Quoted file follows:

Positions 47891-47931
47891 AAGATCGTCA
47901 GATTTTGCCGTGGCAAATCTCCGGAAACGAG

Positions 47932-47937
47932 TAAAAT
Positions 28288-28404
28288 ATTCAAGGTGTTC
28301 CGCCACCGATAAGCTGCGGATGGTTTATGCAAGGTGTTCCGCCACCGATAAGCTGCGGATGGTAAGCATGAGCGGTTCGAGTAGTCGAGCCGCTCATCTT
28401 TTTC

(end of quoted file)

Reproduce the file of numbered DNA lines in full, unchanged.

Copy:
Positions 47891-47931
47891 AAGATCGTCA
47901 GATTTTGCCGTGGCAAATCTCCGGAAACGAG

Positions 47932-47937
47932 TAAAAT
Positions 28288-28404
28288 ATTCAAGGTGTTC
28301 CGCCACCGATAAGCTGCGGATGGTTTATGCAAGGTGTTCCGCCACCGATAAGCTGCGGATGGTAAGCATGAGCGGTTCGAGTAGTCGAGCCGCTCATCTT
28401 TTTC